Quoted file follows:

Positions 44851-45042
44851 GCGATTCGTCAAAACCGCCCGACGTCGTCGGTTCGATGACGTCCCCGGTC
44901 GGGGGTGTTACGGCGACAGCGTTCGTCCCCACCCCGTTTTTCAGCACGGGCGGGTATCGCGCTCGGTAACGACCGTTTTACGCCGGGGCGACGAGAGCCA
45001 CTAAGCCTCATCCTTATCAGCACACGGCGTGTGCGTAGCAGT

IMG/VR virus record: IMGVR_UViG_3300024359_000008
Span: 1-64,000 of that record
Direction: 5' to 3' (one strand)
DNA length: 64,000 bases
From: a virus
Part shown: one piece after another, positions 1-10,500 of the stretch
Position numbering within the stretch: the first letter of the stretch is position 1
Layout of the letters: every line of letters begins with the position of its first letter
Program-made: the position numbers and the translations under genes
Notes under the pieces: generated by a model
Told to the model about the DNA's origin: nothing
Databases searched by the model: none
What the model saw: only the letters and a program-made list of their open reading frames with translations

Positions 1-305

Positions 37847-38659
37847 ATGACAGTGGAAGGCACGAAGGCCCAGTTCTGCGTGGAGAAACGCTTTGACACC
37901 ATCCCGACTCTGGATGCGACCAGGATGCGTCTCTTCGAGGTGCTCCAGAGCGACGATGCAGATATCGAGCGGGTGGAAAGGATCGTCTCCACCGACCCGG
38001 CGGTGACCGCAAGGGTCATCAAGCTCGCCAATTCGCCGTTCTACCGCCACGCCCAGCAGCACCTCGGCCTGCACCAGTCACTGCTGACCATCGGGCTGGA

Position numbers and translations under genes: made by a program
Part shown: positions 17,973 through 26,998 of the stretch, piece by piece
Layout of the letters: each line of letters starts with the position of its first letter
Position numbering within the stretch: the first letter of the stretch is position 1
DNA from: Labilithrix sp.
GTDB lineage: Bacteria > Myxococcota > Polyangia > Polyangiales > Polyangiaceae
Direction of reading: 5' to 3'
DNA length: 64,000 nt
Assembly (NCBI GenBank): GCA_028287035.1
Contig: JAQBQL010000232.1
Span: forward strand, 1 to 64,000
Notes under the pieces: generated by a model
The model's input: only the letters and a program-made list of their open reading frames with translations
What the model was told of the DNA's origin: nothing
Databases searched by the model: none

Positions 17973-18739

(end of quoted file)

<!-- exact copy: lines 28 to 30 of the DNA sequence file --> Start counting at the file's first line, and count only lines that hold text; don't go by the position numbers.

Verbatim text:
GTDB lineage: Bacteria > Myxococcota > Polyangia > Polyangiales > Polyangiaceae
Direction of reading: 5' to 3'
DNA length: 64,000 nt